Chappell Roan’s debut album, “The Rise and Fall of a Midwest Princess,” has been almost a decade in the making.
Roan’s career had a fairy-tale beginning: After posting covers on YouTube, she was signed to Atlantic Records at just 17, which took her from small-town Missouri to Hollywood. She released an EP in 2017, “School Nights,” but in 2020, Roan was dropped by the label. Motivated by the rejection, Roan reinvented herself and her music — with the help of Olivia Rodrigo’s go-to producer Dan Nigro — trading her singer-songwriter roots for campy, euphoric pop that begs to be blasted in gay clubs. Now 25, Roan is proud to say that her album, out Sept. 22, is the “absolute opposite” of
her first effort.
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“I love this music, and that’s a big difference between my EP and now,” Roan says. “I rose from the ashes of losing all my money and moving back in with my parents and working the drive-thru — this beautiful project came to life from the deep pits of hell.”
Why was it important to nod to your Midwestern roots in the album title?
I knew I needed to put the Midwest in there because it’s so important to my project. It influences the music, my fashion, my lyrics, the energy around it — and I don’t want to lose that part of me. I thought I really did when I was younger, but now
I don’t anymore.
Growing up in Missouri, what were some of your early musical influences?
I grew up pretty much only on Christian rock. And then in high school, I downloaded Pandora and I would sit in my bathroom and listen to Drake. I got really into hip-hop because it was a brand-new world that I had not been exposed to ever. The song that sparked me writing music was “Stay” by Rihanna. I was like, “I want to make songs like this.” And then I didn’t start making music that I liked until I was 21 or 22.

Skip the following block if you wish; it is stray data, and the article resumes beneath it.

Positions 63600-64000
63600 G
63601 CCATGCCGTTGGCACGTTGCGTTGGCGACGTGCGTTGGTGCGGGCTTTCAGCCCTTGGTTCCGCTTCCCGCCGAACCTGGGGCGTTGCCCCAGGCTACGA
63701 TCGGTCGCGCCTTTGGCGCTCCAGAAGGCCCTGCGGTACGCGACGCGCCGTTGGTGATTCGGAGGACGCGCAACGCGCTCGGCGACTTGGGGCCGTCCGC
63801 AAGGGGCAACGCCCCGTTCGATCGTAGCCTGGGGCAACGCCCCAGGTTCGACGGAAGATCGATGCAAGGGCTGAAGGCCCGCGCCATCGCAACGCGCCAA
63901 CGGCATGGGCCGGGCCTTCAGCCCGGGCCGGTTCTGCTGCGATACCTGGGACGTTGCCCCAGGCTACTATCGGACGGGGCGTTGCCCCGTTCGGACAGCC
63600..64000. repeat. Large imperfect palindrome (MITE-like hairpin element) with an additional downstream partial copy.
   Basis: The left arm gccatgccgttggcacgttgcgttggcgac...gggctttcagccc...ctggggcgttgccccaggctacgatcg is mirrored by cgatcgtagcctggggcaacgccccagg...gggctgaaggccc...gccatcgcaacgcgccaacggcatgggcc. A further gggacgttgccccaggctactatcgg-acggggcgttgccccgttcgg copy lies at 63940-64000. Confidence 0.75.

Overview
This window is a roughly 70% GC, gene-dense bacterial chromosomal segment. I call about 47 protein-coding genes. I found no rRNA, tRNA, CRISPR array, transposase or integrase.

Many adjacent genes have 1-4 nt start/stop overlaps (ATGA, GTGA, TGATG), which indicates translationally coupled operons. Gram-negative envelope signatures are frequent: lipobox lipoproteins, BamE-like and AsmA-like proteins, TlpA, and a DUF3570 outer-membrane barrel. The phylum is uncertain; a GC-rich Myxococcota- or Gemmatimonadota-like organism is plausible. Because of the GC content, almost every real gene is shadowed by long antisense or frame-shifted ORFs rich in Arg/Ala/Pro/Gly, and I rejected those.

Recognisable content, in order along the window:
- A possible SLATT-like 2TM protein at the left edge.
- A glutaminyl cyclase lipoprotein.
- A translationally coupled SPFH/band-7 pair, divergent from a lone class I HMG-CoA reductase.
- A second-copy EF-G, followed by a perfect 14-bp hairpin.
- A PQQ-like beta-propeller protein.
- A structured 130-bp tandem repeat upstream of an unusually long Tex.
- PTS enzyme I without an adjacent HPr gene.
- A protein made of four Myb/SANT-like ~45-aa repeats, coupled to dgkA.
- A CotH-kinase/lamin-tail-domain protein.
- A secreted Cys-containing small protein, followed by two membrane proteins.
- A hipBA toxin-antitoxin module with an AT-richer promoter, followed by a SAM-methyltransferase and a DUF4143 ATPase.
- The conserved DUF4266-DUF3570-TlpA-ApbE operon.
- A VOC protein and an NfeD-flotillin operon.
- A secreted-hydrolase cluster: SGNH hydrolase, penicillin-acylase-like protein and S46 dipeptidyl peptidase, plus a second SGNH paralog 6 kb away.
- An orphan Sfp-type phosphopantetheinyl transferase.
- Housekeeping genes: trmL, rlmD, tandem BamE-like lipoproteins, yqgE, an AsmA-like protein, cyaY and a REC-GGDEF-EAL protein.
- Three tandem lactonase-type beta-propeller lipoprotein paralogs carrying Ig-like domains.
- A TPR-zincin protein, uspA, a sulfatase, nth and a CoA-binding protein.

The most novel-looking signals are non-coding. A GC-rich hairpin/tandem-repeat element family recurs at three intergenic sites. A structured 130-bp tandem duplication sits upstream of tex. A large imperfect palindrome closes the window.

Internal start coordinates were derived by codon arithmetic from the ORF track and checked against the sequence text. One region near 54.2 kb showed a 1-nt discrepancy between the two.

I started writing when I was 15, and I literally got signed when I was 17. It happened so fast, and I just wasn’t ready. It’s so cliché, but one weekend I was playing coffee shops, and the next weekend I was signed to Atlantic Records. It was very unhinged and really scary, and no one knew what was going on. I hated all that music, which is so weird because looking back, why would I release something that I don’t like? I just genuinely didn’t know what I was doing, and I didn’t feel like
I had a lot of help.
When did it click that you were finally making music you could be proud of?
Honestly, it was the “Pink Pony Club” music video — the leather daddies lifted me up in the air and I was spinning, and you can’t see in the video, but I had tears in my eyes because it was what I’d always wanted to feel.
You’ve said that this album is you “fearlessly embracing queerness.” What does that mean to you?
I love the queer community. When queer people are together, it’s the happiest, most vibrant feeling. I have local drag queens opening for me in every city [on the upcoming tour], and we have 34 shows. With every ticket, we have a percentage going to For the Gworls, which is a Black trans charity based in New York. The shows are a way for me to give a safe space to queer people and to have fun and dress up, because every show is themed. It feels like magic onstage. I’m literally getting teary-eyed, because it’s everything I ever wanted.
Things you didn’t know about Chappell Roan
Odd jobs: Roan has been a nanny and a production assistant on an HBO show, and she worked at an emo music-themed doughnut shop and a drive-thru coffee kiosk.
Family ties: Her grandparents make a cameo in the music video for “Hot to Go.”
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